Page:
© Chuck Cook-USA TODAY Sports
Julio Jones and the Atlanta Falcons aren’t seeing see eye to eye. The five-time Pro Bowl receiver reportedly wants a newly structured contract, which currently binds him with the Falcons through 2020. And until he gets one, he appears intent on holding out of training camp. The Falcons aren’t budging, yet.
The length of these holdouts and stalemates is impossible to predict. But the longer it lingers, and the more Jones’ disgruntlement grows, the thought of landing one of the premier receivers in recent history, and re-establishing an incredibly successful partnership with head coach Kyle Shanahan, will linger in the minds of Niners fans.
If the possibility arises, the 49ers should pursue Jones. If Shanahan’s recent comments are any indication, they will.
“If there is a Julio available and you have the opportunity to get him, go get him. It’s worth it,” Shanahan told reporters during March’s annual NFL owners meetings. “Whatever that price is, whatever that draft pick is, go get him. There’s not too many Julios on this planet.”
Shanahan’s answer came in response to a question asking whether a featured receiver is necessary in a productive offense.
“If you ever have it, then keep it,” Shanahan said. “It’s very fun to have and it’ll help you a ton, but that’s not something you need.”
Shanahan proved in the final five weeks of the 2017 season he could win with a newly acquired quarterback, with minimal knowledge of the offense, throwing to receivers mostly in their first seasons with the 49ers. They don’t need Jones to succeed, but he could be the piece to push them over the top.
The fit is there. Two of Jones’ best three seasons came during Shanahan’s two-year stint as offensive coordinator with the Falcons in 2015 and 2016. In both years, Jones led the NFL in yards per game. He led the league with 136 receptions and 1,871 receiving yards — the second-most ever in a single season — in 2015. In 2016, Jones posted 1,409 yards in just 14 games.
Combining one of the game’s most innovative offensive thinkers with one of the greatest receivers of this generation worked like a charm — and it would work again.
The 49ers receiving corps is strategically comprised of specialists. You have speedsters (Marquise Goodwin and Dante Pettis), possession receivers (Pierre Garcon and Kendrick Bourne), and third-down targets (Trent Taylor), but you don’t have someone who does it all like Jones. He’s a centaur in the open field and a big-bodied red zone target with amazing sideline awareness. Importantly, he does not devalue the Pettis second-round pick. His speed will be used liberally and creatively. Jones can coexist with the current 49ers receiving corps.
And when a play breaks down, and routes go haywire, the 49ers do not have someone to throw the ball up to and trust he comes down with it. That’s important. Many of the most famous catches in NFL history, and one in particular with this organization, qualify under that umbrella.
There is optimism surrounding the current 49ers receiving corps, but there are still some question marks.
How dynamic is Garcon, who turns 32 in August and missed the final half of 2017? Can Goodwin parlay a career-best 2017 season into 2018? Can Taylor build on a solid rookie year? How seamlessly will Pettis adjust to the pro game in his rookie season?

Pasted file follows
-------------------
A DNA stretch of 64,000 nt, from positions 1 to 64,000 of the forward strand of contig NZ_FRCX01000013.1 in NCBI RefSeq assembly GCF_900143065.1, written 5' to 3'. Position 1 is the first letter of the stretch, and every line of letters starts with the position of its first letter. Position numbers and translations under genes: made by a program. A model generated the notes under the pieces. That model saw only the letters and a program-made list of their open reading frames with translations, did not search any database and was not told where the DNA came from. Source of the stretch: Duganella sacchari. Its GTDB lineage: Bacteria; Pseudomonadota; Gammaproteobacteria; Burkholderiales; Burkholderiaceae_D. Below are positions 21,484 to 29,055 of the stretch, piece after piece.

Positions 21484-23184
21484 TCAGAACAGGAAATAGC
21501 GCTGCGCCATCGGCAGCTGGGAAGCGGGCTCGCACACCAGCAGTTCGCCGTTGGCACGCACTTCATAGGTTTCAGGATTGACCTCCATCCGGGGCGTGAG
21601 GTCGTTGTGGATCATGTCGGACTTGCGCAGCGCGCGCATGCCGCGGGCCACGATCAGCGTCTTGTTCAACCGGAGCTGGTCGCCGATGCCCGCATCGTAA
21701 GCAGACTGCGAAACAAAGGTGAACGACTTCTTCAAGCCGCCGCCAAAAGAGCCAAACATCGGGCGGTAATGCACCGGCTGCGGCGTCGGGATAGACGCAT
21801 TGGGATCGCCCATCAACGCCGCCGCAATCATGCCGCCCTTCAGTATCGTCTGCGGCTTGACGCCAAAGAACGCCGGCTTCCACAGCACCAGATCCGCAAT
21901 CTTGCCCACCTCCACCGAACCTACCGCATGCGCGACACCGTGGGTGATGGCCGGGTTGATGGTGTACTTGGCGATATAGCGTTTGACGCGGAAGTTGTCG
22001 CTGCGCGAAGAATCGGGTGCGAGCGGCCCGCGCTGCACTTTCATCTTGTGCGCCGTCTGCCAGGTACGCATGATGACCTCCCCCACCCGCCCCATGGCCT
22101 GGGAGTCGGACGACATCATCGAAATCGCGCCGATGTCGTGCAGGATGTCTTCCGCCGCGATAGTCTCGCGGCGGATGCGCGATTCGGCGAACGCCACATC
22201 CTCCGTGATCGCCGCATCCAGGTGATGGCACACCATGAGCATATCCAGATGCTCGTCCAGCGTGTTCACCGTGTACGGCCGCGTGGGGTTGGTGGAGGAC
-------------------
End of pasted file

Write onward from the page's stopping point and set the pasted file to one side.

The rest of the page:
None of these questions apply to Jones, who has eclipsed 1,400 yards in each of the past four seasons.
Acquiring him seems plausible. The 49ers have the third-most cap space in the NFL with $42.3 million. Jones signed a five-year, $71.25 million contract extension, including $47 million guaranteed, with the Falcons prior to the 2015 season. But his $14.25 million average is fewer than eight other receivers, which is likely the reason for his dissatisfaction. Brandin Cooks, a receiver of much lesser quality, recently signed a five-year $80 million deal with the Los Angeles Rams.
Jones wants to be paid like the top-two NFL receiver he is. The 49ers are one of the few teams who could afford him. Their future salary cap situation is contingent on how several players perform, however. Jimmie Ward, San Francisco’s highest-paid defensive player this season, enters the final year of his contract. Jerick McKinnon, Weston Richburg, and Richard Sherman signed contracts that are either back-heavy or laden with performance-based incentives. You can almost guarantee DeForest Buckner will ink a massive contract that could come as early as next offseason. San Francisco’s future financial situation is not perfectly clear, but it seems acquiring Jones is doable.
Adding him would help combat the Los Angeles Rams’ monster of an offseason. They acquired All-Pro cornerbacks Aqib Talib and Marcus Peters. They are San Francisco’s staunchest NFC West competition and the biggest roadblock toward getting home-field playoff advantage.
Of course, the most pertinent detail lies in whether the Falcons are willing to deal him. While it would free up cap space — the Falcons have the fifth-fewest with $5.2 million— then trading Jones implies a rebuild is on the way. The odds of contending in a loaded NFC South decreases considerably without their best player.
It seemed the 49ers’ offseason spending was concluded. Those plans could change if the possibility of acquiring Jones arises.